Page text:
The notion of Karma, or even retribution, is developed in the second half of the film, as is the existential contention that our actions impact and influence the lives of others, leading to consequences for all concerned. As he grows up and becomes a young man, Lord Bullingdon achieves and maintains a clarity of vision and understanding with regard to his stepfather's character, motives and actions, and his willingness to criticise Barry leads to conflict, threat and physical abuse, eventually leading to open assault and Barry's social, financial and physical undoing.

In terms of emotional retribution, Barry suffers his greatest pain as his young son Bryan dies indirectly as a result of his actions and indulgence, and this loss traumatises Lady Lyndon and drives her to isolation and depression, increasing pressure on Lord Bullingdon who will eventually act to expel Barry from their lives, in a most dramatic and ironic way.

The duel between Bullingdon and Barry recalls that near the beginning of the film, but roles are reversed as here it is Bullingdon who acts out of honour and idealism and a desire to protect his mother, while Barry is now the pretender who has stolen the prize and offended principle. Just as Quin manipulated events in that duel, Barry now tries to control events to some extent, perhaps showing a vestige of humanity, but fails. Chance, fate or Karma see to it that Barry loses the duel and Bullingdon takes control of his mother's estate.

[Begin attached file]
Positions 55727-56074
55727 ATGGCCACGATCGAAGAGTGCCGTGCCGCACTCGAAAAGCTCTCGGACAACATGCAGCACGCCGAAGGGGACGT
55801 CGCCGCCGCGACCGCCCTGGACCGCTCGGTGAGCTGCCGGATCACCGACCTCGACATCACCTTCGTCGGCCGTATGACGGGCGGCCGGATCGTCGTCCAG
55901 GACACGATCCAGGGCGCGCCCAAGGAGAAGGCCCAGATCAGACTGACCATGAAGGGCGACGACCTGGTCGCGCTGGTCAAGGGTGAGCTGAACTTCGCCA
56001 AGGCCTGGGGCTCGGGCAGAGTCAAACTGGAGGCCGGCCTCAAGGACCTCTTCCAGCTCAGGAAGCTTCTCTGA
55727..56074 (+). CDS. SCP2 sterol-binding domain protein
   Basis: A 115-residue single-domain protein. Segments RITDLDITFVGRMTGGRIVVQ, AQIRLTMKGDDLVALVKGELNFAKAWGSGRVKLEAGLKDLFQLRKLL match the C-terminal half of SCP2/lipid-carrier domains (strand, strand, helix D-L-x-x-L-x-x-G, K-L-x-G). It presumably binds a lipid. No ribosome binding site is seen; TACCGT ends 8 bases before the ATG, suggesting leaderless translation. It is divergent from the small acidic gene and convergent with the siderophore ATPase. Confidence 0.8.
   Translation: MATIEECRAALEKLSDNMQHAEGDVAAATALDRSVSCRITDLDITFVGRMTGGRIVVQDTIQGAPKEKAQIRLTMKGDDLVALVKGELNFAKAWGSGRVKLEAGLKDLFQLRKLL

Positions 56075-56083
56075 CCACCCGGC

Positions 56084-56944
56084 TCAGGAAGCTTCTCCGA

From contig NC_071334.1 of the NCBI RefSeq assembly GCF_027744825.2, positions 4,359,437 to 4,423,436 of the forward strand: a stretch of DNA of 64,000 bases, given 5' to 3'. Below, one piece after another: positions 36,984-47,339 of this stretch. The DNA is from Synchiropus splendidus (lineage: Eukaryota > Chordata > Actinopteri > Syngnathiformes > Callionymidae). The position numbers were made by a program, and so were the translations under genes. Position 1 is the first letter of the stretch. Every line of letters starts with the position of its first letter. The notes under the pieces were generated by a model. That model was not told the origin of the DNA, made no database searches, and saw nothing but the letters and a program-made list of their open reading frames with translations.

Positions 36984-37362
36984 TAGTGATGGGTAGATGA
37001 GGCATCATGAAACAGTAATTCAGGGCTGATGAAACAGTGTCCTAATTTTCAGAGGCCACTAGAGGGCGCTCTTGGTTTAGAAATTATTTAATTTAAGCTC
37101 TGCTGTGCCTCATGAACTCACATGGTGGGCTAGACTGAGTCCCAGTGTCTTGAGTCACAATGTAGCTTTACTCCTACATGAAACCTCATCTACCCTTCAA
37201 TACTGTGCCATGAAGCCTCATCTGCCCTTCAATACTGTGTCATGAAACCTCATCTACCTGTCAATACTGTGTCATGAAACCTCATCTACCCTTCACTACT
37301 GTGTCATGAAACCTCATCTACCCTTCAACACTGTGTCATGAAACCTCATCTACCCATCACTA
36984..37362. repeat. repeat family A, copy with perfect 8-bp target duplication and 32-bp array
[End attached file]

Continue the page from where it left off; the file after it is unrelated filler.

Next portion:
It is interesting to note that Lady Lyndon shows what may be interpreted as just a hint of regret at the way things have turned out, suggesting this outcome had not been inevitable, but was due to choices made by Barry.